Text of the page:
The CEPF stressed that the LBA should become the reference point for other agreements. Switzerland, supported by the Russian Federation, proposed referring to paragraphs 5-8 of the Oslo Mandate Decision for guidance on wording, particularly for the first paragraph of the Preamble on recognizing forest benefits and opportunities. Delegates deliberated on what to include in the list of internationally agreed development goals referred to in the first paragraph. They considered various goals, such as green economy, job creation, innovations, entrepreneurship, social equity, gender balance and livelihoods. Delegates and observers further considered text to ensure that the emphasis in each paragraph was correctly placed. On the paragraph on pressure on forests, the EU suggested improving the language to adequately reflect the increasing multifunctional demands on wood for energy and other uses. On the third paragraph on integrated land-use policies and management, delegates agreed to a proposal by Switzerland to delete bracketed text and to include an EU proposal to add biological diversity as a component of forest-related policy-making considerations.

Following the suggestions of the EU, alternative and additional paragraphs were considered for paragraph 4, to address forest governance, law enforcement, combating of illegal logging and participation of stakeholders. After discussion, the INC decided to bracket amended paragraphs 4 and 4 alt. To ensure participation of forest owners and relevant stakeholders in SFM, Switzerland, supported by Norway, Ukraine and Iceland, proposed including reference to “secure property and tenure rights” in the text.

On paragraph 5 on sustainable development commitments, the INC considered proposals from: Norway to reference the Rio Principles; Switzerland and the EU, to include the Aichi Biodiversity Targets of the Convention on Biological Diversity, as well as climate change commitments; and Switzerland to include reference to the Rio Declaration, Agenda 21, the Johannesburg Programme of Implementation, the Johannesburg Declaration on Sustainable Development, Rio+20’s “The Future We Want,” and the Millennium Development Goals. After hearing reports from deliberations between the Russian Federation, Ukraine and Switzerland, and considering objections from Iceland, the INC agreed to bracket text in paragraph 5 to consider including agreements or conventions that may expire during the life of the LBA.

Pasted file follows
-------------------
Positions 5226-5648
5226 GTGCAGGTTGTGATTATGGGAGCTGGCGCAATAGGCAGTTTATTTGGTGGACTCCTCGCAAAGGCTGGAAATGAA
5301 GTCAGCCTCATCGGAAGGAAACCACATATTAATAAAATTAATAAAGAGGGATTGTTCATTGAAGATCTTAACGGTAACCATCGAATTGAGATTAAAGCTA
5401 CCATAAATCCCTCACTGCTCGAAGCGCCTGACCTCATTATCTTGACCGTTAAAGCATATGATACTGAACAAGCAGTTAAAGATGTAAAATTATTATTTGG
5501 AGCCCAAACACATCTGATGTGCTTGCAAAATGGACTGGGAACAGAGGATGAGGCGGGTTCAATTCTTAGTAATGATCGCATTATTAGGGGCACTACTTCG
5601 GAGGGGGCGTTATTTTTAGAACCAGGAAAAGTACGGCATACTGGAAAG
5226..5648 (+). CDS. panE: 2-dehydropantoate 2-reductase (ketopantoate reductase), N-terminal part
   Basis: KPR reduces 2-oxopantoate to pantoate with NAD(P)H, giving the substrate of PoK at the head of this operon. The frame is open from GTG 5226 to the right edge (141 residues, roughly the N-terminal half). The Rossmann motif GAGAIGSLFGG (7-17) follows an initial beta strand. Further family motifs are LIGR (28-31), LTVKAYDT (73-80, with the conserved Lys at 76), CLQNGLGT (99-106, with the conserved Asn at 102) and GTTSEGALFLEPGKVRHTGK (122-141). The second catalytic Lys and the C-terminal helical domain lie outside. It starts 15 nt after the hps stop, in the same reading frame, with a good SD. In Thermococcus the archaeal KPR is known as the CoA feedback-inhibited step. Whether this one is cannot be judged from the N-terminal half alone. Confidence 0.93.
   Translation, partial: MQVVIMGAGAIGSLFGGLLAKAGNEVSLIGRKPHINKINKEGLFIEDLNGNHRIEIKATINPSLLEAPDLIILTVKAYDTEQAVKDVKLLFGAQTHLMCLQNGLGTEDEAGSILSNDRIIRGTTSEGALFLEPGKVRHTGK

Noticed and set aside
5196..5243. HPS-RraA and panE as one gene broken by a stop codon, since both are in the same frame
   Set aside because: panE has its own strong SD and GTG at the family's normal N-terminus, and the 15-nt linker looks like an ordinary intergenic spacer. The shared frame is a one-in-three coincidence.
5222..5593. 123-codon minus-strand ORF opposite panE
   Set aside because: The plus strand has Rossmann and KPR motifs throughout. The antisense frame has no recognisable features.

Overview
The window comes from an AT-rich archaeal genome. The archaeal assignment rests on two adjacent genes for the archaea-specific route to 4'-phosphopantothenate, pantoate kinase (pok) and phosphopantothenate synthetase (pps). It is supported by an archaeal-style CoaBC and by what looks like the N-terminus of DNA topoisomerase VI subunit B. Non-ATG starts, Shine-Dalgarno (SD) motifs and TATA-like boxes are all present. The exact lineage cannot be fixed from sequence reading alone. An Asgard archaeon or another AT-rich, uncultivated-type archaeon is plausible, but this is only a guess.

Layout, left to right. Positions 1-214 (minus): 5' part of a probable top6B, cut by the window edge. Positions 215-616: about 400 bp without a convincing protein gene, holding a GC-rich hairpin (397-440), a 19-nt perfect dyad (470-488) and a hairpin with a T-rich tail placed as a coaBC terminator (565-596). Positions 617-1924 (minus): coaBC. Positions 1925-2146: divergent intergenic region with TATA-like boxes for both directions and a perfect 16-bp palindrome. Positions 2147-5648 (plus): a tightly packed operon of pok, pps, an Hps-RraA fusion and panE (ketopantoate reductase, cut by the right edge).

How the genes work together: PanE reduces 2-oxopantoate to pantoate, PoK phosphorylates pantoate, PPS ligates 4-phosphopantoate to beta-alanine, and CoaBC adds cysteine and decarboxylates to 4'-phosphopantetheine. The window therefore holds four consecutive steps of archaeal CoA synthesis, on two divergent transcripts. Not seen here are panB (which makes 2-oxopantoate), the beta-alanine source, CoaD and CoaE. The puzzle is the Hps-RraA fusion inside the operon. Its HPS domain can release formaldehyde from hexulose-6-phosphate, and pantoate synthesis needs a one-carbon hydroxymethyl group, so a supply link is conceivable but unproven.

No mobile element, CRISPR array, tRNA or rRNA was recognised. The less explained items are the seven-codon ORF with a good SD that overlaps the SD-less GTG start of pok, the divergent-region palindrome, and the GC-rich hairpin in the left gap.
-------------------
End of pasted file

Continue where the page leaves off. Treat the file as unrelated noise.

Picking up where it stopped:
On paragraph 6 on commitments of parties to multilateral environment agreements, Switzerland suggested adding reference to the Ramsar Convention on wetlands. Georgia intervened that general reference to “other global and regional instruments relevant to forests” should be clarified as only applying to those instruments to which parties to the LBA are also party. Delegates agreed to retain the original Bureau text with amendments addressing these concerns and an EU amendment to identify SFM “as a dynamic concept.”

On paragraph 7, which references the work of FOREST EUROPE, the EU suggested adding a citation for Resolution H1 on “General Guidelines for Sustainable Management of European Forests.” The Committee bracketed the text for further discussion due to questions raised by the Russian Federation and Norway.